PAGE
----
Wednesday, January 17, 2018

Tales of Mystery and Imagination - The Alan Parsons Project

Haunted by his past and by his own mind, Edgar Allan Poe wrote some of the most acclaimed poems and short stories in American Lit. Anyone who has been through high school knows his name; better yet they have read and even remember "The Tell-Tale Heart" and "The Cask Of the Amontillado." Scholarly debate still rages as to why he was found, four days before his death, delirious and in borrowed clothes, in Baltimore, Maryland, far from his home in New York City. Theories as to the cause of his demise range from alcoholism to rabies. If the death of America's most instantly recognizable writer remains enigmatic, what about his life? How much do we really know about Poe? Was he the chillingly murderous madman of so many of his tales, as well as a spectacular drunk? If not, who was he?


The master of suspense was as enigmatic in life as he was in death and so, much of the mystery remains. What eludes us with regard to his life, has never eluded us with his prominence or his literature, indeed Poe transcends the page and comes to life in a myriad of ways in which many don’t even recognize (the raven as a symbol of death, the eerie characters of Tim Burton and Edward Gorey, even The Addams Family). It's not surprising then that Alan Parsons chose Poe as the focus for his first assemblage of prog-lite.


The 1987 reboot (Tales 2.0) begins with an instrumental based on Poe's "Dream Within a Dream" and sets the mood in a way the original LP failed to do. Orson Welles voice over (which did not appear on the 1976 original) was as iconic as Vincent Price in Alice Cooper's Welcome to My Nightmare: "For my own part, I have never had a thought which I could not set down in words, with even more distinctness than that which I conceived it. There is however a class of fancies, of exquisite delicacy, which are not thoughts, and to which as yet I have found it impossible to adapt to language. These fancies arise in the soul, alas how rarely, only in epochs of intense tranquility, when the bodily and mental health are in perfection, and at those mere points of time, when the confines of the waking world blend with the world of dreams. And so I captured this fancy, where all that we see or seem, is but a dream within a dream." The clever production wove the listener's thoughts into the core of the concept, at its conclusion introducing a bass line that underscored the vocorder-laden "The Raven" (Track 2) Track 3, "The Tell-Tale Heart," did justice to its sense of lunacy masquerading as clairvoyance and the urgency of the narrator's acts.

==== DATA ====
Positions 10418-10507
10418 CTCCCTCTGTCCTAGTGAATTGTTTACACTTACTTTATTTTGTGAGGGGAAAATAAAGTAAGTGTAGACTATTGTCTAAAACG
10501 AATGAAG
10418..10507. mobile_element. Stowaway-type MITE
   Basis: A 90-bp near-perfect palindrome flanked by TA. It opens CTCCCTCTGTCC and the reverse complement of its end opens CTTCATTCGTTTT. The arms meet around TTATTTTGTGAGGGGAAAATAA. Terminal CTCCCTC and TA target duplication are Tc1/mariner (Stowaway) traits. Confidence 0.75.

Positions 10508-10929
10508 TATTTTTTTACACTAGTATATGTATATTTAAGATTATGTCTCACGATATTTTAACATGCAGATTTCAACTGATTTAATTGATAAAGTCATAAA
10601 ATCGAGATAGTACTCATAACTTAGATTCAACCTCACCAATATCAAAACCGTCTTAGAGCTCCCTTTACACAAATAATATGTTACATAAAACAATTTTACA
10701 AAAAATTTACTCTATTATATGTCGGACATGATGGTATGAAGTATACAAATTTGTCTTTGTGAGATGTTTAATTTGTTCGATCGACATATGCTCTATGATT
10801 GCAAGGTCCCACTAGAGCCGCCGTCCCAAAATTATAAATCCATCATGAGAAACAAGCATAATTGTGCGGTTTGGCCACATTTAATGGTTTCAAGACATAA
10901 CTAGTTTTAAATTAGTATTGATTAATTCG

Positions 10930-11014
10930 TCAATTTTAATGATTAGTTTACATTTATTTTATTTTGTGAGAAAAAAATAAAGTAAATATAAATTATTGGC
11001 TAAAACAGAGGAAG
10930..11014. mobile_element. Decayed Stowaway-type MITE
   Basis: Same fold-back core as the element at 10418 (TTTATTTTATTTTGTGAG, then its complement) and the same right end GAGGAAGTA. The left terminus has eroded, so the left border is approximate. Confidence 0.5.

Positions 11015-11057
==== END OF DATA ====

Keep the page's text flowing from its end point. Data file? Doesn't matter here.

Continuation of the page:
The bass line, the heart, the nervous tension...The album's fourth and finest track, "The Cask of Amontillado," layers Fortunato's pleas for help with Montresor's unrepentant gloating, while strings contrast a lullaby to this horrifying act. The orchestral suite, "Fall of the House of Usher," the centerpiece of the vinyl album's second side, puts to music Poe's ghastly tale of an ancient mansion causing the ruin of its owners. Here again, Orson Welles lends his voice to Poe's words: "Without music, or an intriguing idea, colour becomes pallor, man becomes carcass, home becomes catacomb, and the dead are, but for a moment, motionless."  The last track, a moving ballad entitled "To One In Paradise" fittingly ends the suite on a beautiful, if melancholy note.  Tales of Mystery and Imagination (AM7) is Alan Parson's seminal work in that it truly established a genre for whatever The Alan Parson's Project was.